As I blogged recently, conferencing is changing. People can’t afford to go to physical conferences. So, I troll conference websites for info. I recently looked at one of the conferences I used to attend in Orlando to see where it thought learning was going. I was hoping for serious play.
The conference is called Masie’s Learning 2013. The first thing I saw was the word “Rebranding” and “LMS”. Oh, no, that’s like talking about MOOCs – more content, less interaction. Then, I saw an anti-article about virtual worlds. Uh-oh. Elliot goes after Linden’s Second Life – okay that’s fine, that one company pioneered us into virtual worlds as a social phenomena, but didn’t take us all the way home.
But the real talk should not be hype caution, it should be deeper, especially from a learning maven.
I’m thinking. It’s not about Second Life okay, but it certainly is about serious play and everything going virtual – people, laboratories, environments, interaction, big data to 3D objects. That’s what learning is about now — “interplay in the data with people around the world, who know what they’re talking about”. I read on, hoping to see something like “Everything is Going Virtual”. But I don’t see it.
So I turn my attention back to an article I’m writing on Virtual Worlds as Communication Tools for enhancing personal relationships – the bread and butter of interaction. And then, I go back to the virtual world application we’re building and do a “sprint” review with my worldwide team.
I then jump over to the conference website and I smile looking at the titles at the Serious Play conference: “The Power of Serious Games”, “Playing Between: Weaving the Internet of Things into 3D Environments”, “Global Cooperation Spurring Innovative Health Games”. I see “Problem Based Learning, Wicked Problems, and Virtual Environments”. I see “Using Games to Make a Large Scale Health Operation More Efficient”, “Serious Games and Leadership Development”, the “Psychology of Fun”. the “Attack of the Algorithms: Serious Play with Netbots”. I see THE FUTURE.
I’ve been going to learning conferences for 30 years. What I’m looking for now is a bonanza of more virtual, more interactivity, more immersion, more synchronous mentoring. I’m looking for interacting with the experts who are talking about how to assess serious games, how to create them and how to set up evaluations to make sure they are doing what they designed.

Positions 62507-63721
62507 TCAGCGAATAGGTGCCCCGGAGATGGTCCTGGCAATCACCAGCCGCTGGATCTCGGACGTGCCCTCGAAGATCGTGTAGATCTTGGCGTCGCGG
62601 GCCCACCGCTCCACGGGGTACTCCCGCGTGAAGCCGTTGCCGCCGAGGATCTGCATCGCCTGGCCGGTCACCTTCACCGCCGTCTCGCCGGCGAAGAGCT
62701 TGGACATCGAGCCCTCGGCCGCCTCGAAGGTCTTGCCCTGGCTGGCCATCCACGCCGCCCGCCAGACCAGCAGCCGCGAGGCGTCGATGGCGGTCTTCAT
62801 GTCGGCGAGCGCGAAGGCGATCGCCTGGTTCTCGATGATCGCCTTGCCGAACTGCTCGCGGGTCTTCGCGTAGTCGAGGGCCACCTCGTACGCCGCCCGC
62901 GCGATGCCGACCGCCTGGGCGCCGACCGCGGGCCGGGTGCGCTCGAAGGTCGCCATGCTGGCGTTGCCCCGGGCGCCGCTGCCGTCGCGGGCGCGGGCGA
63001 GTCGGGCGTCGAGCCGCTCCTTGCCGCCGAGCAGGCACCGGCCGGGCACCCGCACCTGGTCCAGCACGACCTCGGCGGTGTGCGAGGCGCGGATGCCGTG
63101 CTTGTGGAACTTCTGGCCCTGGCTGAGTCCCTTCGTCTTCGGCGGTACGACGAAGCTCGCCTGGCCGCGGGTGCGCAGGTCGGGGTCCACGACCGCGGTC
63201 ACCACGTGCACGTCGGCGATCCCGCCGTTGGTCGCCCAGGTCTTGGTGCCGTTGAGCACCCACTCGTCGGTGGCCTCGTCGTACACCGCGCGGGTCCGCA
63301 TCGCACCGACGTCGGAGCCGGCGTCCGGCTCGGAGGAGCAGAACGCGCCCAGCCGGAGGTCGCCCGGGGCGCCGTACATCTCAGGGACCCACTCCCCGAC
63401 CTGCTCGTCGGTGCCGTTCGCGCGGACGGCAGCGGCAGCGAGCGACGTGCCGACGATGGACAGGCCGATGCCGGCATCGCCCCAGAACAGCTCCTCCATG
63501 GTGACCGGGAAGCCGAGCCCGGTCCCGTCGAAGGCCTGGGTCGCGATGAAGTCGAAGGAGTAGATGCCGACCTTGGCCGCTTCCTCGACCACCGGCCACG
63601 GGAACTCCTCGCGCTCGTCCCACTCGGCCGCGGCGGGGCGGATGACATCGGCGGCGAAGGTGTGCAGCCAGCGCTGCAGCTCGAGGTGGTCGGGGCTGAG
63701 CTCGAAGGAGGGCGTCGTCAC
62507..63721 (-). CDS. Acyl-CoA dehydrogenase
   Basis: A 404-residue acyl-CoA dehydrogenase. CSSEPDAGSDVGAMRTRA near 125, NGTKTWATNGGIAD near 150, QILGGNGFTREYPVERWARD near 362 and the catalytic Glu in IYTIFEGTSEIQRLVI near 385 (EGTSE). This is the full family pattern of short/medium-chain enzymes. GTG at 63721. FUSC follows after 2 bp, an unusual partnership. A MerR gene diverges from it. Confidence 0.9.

I’m just thinking — is there a game for this? Then, I go back to another virtual meeting with another team, and say, “keep building, keep testing, this release will blow them away”.
So, I’m sticking in Seattle. Grounded again.
The Serious Play Conference will start on August 19 at Digipen, one of the leading game development schools in the world.
The marketing data from Ambient Insight will tell us that gaming is definitely the future of learning.
2b3d Studios will focus on interaction, integrating every device onto the Internet and virtualizing both the environment and human psychology. We’ll beat a drum – adapt, embrace, build, play, measure, rebuild, adapt again – move into the Internet of Everything – what if I could hook up a sensor on a tire … what if I could hook up a nanometer on a cell …. what if I could hook up a brain interface to …. Isn’t it grand.
Clark Abt wrote something prophetic in his Serious Games book in 1971. He was talking about high school education, but look at how relevant his statement is to all learners today.
“A students who drops out of school because it does not seem relevant to his life, because he does not understand the material being taught, or because school forces him into a passive role, will look elsewhere for relevance and action … We have talked about the ability of games and simulations to improve motivation and to relate the learning environment more specifically to the real world. The growing trend toward increased game use in the classroom is likely to continue into the future as schools seek additional ways to make learning active, relevant, and exciting for students and teachers and to lower the barriers which often make school “foreign” to young students”.
Mr. Abt adds about the necessity of teachers: “The teacher must decide in what order concepts can be taught most effectively, by what method they can be communicated most memorably, and at what point review and evaluation are needed for “closure”. Abt, Clark. Serious Games. 120. Maryland: University Press of America.
I’m a teacher and a businessman. Serious play design shapes order for lots of players quite nicely. Serious play increases interaction with the other players. And by using protons to increase engagement and communication, serious play teachers can achieve closure on any topic – making it more relevant and more actionable.
The joy is: we can do that anywhere in the world with any subject area, working in any environment that looks just like the physical world – nano, micro, macro.
Oh you all know this. Do you want to change the game?